Visualizing Rank and Size of Cities and Towns
 Part I: 
England, Scotland, and Wales,1901-2001

Sandra Arlinghaus and Michael Batty

Dr. Sandra Arlinghaus is Adjunct Professor at The University of Michigan, Director of IMaGe, and Executive Member, Community Systems Foundation.
Dr. Michael Batty is Bartlett Professor of Planning at University College London where he directs the Centre of Advanced Spatial Analysis.

Please set screen to highest resolution and use a high speed internet connection.
Please download the most recent free version of Google Earth
®Make sure the "Terrain" box in Google Earth® is checked.

Download the following file to use in Google Earth®:
1901 United Kingdom file

England, Scotland, and Wales:  Rank-size Plots, 1901-2001

Rank-size plots have been used for years in a number of contexts:  large sizes have small numeric ranks--the largest city in a region has rank 1 (the smallest numeral).  Discussions of these plots, merits and drawbacks, example suited and not suited for application, and a host of related matters persist in the social scientific (and other) literature.   Our focus in this internet paper is on the geometric visualization of rank-size relations:  not only as plots but also in other ways that have come about as a result of contemporary electronic and internet capability.  Figure 1 shows a rank-size plot, done in the classical manner, of data for 459 towns and cities in the United Kingdom.  Each separate plot shows the rank-size curve for a particular year.  The data set is ordered for each of 11 decades as noted in the legend of Figure 1.  The goal is to look at change over time.

Figure 1.  Rank-size plots of the UK data by decade.

The curves in Figure 1 each display the general pattern one expects in rank-size plots.  They are similar to one another yet some variation is apparent.  What is often deceptive about these plots, when portrayed as in Figure 1, is that it is not always the same city that has the number one (or any other) rank as one moves through time.  When considering rank-size plots over time, this factor is a critical one.  Thus, when the data set is plotted showing the rank-size plot of 1901 as a benchmark against which to plot remaining decades, the pattern becomes quite different.  The animation in Figure 2 shows the data set arranged and graphed according to 1901 rankings.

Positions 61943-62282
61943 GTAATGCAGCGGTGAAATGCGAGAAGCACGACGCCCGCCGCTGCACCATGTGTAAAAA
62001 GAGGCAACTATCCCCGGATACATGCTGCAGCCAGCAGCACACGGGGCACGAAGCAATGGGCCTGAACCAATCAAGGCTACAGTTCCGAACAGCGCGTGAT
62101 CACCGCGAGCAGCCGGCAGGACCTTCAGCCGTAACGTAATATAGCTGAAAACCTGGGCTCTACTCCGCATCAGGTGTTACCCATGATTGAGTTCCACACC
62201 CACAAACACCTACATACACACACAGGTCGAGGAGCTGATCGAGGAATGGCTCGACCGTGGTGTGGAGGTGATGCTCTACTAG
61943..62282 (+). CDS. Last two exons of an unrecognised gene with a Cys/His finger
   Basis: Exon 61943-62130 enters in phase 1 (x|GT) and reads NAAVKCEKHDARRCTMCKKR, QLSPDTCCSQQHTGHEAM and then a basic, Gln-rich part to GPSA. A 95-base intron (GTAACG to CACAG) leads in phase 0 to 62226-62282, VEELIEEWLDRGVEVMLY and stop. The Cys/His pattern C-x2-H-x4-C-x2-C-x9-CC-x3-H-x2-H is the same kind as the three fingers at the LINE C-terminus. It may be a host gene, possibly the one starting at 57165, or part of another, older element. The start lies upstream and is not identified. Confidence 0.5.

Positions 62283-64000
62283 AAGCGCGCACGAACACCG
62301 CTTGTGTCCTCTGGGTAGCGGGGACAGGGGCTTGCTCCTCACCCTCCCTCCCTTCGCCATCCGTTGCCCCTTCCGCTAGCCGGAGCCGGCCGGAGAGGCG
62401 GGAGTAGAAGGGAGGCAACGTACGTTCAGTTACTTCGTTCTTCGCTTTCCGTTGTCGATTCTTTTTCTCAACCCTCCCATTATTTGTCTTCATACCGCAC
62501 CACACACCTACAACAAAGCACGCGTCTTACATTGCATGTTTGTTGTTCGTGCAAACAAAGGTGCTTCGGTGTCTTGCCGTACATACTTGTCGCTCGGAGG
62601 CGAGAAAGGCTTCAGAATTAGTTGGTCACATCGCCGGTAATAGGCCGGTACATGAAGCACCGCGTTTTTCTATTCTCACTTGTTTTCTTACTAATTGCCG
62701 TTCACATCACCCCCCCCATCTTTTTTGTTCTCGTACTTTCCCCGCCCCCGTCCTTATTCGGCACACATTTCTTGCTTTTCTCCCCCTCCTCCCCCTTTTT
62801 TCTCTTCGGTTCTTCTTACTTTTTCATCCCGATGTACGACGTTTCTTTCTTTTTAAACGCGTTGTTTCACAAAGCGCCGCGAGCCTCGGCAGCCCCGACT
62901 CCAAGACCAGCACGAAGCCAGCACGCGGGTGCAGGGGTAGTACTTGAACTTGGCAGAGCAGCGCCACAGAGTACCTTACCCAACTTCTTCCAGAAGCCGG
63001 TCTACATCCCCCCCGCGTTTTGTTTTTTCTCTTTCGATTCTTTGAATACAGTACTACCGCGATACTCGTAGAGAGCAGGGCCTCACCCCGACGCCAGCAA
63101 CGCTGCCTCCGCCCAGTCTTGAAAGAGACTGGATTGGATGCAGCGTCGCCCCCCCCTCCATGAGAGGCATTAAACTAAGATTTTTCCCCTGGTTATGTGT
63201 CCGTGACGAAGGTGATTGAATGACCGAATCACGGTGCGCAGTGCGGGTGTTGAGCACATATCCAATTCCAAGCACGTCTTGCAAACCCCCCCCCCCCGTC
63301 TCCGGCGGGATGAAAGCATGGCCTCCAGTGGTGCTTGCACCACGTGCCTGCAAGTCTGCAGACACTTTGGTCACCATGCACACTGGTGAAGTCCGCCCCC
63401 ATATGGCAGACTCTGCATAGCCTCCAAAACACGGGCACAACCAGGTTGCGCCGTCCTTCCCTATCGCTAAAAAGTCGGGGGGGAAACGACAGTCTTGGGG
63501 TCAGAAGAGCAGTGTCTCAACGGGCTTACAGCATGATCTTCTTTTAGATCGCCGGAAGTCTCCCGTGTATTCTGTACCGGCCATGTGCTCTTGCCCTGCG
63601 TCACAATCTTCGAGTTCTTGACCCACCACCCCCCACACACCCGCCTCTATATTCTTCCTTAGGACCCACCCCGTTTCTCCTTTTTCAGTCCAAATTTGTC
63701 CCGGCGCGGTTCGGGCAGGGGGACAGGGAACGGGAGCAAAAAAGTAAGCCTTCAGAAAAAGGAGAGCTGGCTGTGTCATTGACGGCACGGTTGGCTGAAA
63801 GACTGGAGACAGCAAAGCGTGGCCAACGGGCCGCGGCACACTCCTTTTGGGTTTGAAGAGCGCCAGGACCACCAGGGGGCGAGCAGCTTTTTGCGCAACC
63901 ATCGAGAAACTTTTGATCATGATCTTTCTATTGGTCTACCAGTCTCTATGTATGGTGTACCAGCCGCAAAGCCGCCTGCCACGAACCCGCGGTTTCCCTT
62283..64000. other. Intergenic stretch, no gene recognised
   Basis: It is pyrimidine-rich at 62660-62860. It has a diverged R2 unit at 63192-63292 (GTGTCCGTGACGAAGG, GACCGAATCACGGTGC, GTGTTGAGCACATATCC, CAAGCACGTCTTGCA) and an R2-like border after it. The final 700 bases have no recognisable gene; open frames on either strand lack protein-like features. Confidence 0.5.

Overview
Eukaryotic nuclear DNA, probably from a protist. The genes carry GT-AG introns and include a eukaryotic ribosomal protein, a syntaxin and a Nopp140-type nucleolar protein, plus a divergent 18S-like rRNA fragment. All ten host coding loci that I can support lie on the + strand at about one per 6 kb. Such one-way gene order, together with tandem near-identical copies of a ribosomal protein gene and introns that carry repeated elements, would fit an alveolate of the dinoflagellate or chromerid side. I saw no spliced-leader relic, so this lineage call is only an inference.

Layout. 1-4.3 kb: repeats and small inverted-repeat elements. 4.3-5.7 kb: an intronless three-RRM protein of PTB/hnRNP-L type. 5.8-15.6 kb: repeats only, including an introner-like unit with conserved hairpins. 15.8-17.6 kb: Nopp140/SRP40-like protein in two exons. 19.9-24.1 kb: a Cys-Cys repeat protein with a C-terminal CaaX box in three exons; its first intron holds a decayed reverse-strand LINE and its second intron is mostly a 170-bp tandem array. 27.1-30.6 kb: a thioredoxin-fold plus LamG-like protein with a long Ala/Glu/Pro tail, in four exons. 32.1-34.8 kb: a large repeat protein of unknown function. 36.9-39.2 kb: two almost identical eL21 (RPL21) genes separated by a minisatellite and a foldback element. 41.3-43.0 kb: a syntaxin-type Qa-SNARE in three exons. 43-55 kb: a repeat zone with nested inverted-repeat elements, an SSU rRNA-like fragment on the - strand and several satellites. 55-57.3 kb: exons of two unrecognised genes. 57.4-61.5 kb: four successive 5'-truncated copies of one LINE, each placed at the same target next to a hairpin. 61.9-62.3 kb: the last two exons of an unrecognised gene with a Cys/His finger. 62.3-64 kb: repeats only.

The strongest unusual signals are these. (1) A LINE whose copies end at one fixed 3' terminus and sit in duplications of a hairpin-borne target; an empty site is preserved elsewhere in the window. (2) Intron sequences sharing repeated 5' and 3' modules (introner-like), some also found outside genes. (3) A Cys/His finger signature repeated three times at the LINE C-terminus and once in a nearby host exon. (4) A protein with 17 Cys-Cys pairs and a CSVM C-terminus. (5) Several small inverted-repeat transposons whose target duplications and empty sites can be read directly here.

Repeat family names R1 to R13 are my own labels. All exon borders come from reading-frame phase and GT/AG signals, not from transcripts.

Figure 2.  Envisioning fluctuations in the UK data set based on changes of individual city or town ranks over time.  This animation shows the 1901 rank-size plot as the benchmark against which to visualize other decades.

In 1901, Glasgow City has the highest rank (City of London and its boroughs are each separate in this data set; there is no figure for Greater London) .  Clearly, by 1961 (at least), Glasgow no longer has the highest rank; Birmingham, for one, has surpassed the population size of Glasgow.  Naturally, there are numerous other fluctuations of this sort within this 11 by 459 matrix over the period of a century.  Indeed, it is difficult, looking only at the data, to envision the pattern of such fluctuation.  Animation, not possible in conventional publication, does permit one to look at change over time in imaginative ways. 

Rank changes over time; if one wishes, however, to understand why such changes occur it may be important to know where the cities and towns are in relation to each other and in relation to other variables such as the natural and built environments.  Geographical Information System (GIS) technology permits the association of databases with maps:  a change in the underlying database produces an associated change in the map (and vice versa).  Flat maps made using GIS technology can be "inflated" to have a 3D appearance, and saved as Virtual Reality (vrml) files and viewed on the internet using a plug-in for the browser.  Terrain can be introduced and databases can be viewed against terrain models (such as Triangulated Irregular Networks).  What this approach cannot do is place the spatial model on a globe:  it is conceived with flat maps.

Base Maps on the Globe:  England, Scotland, and Wales